A simple and obvious purple cat. There is no complexity, and no other colors. It is simply what Riley believes it to be. 
Now let's look at Maya's painting: 
It's a complex purple cat. Colors swirling everywhere but the outline of the cat is there. 
So Wwhat does this mean? Maya is trying to get out of the lines that Riley has drawn for her. Riley defines Maya a certain way, rebellious, getting bad grades and never putting up with anything. But now Maya has grown. She has endured hardships and she has made decisions for herself. 
Riley hasn't accepted this change in Maya, because she believes that Maya is a certain way. But Maya has now been able to see the world in a new perspective. 
As the art teacher says, Maya is screaming. Maya is struggling because she cares for both Lucas and Riley, and she wants to break free of the outline that Riley has created for her.
The dialogue in this scene is key.
Teacher: "What are you trying to say?"
1961 Maya: "You have something to say."
1961 Lucas: "Well now, you only know that because I went ahead and said it."
Maya is going through an identity crisis, Riley too. Neither are being true to themselves.
I already discussed the jellybean scene.
This isn’t just about Lucas. This is about how the girls view who they are. But it’s not as simple as Maya being night or Riley being day. It’s more complicated than that.
Both Maya and Riley are denying who they are. Lucas is a big part of this. Remember what Corey said before Lucas walks in?
Corey: "History says that bad things happen when you don’t know who you are."
No accident.
Lucas doesn’t know who he is either.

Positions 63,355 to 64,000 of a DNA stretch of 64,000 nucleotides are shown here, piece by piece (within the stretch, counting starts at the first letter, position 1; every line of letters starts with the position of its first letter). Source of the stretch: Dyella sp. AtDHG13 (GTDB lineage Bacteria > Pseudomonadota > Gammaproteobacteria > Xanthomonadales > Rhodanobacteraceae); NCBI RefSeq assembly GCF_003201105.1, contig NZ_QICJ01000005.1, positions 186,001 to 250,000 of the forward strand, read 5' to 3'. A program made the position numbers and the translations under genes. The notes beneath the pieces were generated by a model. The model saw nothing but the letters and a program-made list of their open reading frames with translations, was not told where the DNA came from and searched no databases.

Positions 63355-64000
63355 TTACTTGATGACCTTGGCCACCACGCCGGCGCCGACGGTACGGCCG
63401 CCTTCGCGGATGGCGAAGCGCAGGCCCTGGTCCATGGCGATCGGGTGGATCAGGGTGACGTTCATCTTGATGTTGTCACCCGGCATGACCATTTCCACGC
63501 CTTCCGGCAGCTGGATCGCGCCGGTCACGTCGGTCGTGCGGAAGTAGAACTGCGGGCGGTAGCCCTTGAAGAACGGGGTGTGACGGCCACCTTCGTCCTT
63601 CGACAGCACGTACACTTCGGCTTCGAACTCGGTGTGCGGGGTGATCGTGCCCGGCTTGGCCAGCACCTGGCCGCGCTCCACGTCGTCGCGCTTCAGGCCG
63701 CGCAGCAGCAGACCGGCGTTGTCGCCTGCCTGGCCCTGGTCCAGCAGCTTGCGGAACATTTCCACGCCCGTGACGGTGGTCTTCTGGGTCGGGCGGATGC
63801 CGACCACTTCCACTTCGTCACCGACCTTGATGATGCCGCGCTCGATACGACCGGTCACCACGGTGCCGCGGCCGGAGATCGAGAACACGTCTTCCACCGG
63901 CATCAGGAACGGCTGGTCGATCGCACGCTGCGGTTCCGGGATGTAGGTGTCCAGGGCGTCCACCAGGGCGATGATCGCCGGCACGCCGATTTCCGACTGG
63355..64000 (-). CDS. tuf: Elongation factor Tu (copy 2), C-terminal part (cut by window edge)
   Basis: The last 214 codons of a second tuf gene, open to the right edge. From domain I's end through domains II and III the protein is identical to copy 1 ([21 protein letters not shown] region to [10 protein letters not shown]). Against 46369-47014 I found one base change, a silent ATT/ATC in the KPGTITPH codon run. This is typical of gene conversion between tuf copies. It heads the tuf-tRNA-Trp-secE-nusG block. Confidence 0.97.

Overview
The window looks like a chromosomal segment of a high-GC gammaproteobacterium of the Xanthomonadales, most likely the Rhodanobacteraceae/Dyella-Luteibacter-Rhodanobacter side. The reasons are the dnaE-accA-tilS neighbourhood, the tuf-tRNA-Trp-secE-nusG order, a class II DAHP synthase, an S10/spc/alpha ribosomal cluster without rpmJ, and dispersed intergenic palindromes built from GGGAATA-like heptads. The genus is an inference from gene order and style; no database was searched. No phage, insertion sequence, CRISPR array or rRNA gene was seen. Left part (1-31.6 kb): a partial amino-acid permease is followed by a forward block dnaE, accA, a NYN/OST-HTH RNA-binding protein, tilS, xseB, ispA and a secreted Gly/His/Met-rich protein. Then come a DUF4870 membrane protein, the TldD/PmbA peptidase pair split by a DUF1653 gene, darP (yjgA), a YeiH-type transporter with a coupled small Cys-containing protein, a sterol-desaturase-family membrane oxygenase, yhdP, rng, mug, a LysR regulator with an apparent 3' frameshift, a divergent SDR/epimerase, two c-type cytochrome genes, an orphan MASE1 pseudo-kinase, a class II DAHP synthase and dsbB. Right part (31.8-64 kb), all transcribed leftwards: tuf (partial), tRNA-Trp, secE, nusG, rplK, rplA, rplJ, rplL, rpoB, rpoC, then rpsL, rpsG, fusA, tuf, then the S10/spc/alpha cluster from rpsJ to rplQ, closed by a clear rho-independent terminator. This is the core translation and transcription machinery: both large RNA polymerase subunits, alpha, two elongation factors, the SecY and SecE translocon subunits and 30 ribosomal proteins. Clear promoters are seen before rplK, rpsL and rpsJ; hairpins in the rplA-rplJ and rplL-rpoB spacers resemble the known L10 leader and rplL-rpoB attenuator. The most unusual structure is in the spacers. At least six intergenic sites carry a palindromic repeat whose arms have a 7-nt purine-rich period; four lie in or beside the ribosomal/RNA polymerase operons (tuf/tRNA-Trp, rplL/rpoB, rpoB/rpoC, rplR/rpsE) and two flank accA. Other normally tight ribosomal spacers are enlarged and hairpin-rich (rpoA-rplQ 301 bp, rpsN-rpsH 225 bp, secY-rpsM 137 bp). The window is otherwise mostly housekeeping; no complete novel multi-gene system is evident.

Fun fact: the only character who has accepted who he is - Farkle.

Thursday, June 23, 2016

Finding Dory: A Movie Review

Finding Nemo is one of my favorite Pixar films, so I was thrilled when the trailer to Finding Dory came out. Dory is such an interesting character, and it was really cool how they tied in the events of Finding Nemo with Finding Dory. 
This film is just as fun and heartfelt as the first movie, and it features new characters that are each unique in their own way.
The film starts where the first one ended, but Dory is starting to remember things she never remembered before. As she experiences flashbacks from her past, only one thought remains, she must find her parents. Those memories take her, Marlin and Nemo on a spontaneous journey where Dory relies on one thing, instinct. Because her memories are scattered, and she has short term memory loss, Dory can only go one step at a time. She can form a plan, but she doesn't remember it for very long. As Marlin and Nemo learn to go by this way of life, it becomes apparent that there is something more powerful than memory- destiny. 
Dory's journey to find her family, and to overcome her fears of being alone contains some great messages that I don't see in very many films. One particular message hit home in terms of how random and at times crazy life can be. But if you just keep swimming, who knows what can happen. :) 
I give this film five out of five purple seashells. It's right up there with Finding Nemo for one of my favorite Pixar storylines.   

Sunday, June 19, 2016

Love and Friendship: A Movie Review

Jane Austen's wit and charm return to the big screen in the new feature Love and Friendship. This film was based on the novella Lady Susan by Jane Austen herself, and it it one of her later and not as well known projects. 
The title itself is decieving as you quickly discover when the story begins. Lady Susan is not what she appears to be. She has many faces and mannerisms that she believes are necessary to secure a comfortable and stable life. Despite her relations' opinions of her, Lady Susan continues to plot and she is quite determined to secure a husband for herself and her daughter Frederica. Her first focus is on the brother of her sister in law, Reginald DeCourcy. DeCourcy already knows of Lady Susan's reputation, but he falls despite himself. Meanwhile, Frederica, whom Lady Susan is determined to marry off to a lord she doesn't care for named Sir James Martin, begins to find a new sense of freedom among the company of Reginald DeCourcy and her aunt and uncle. While Lady Susan continues to pull the strings of the young men, Frederica begins to explore her talents as a singer, and her possibilities for the future.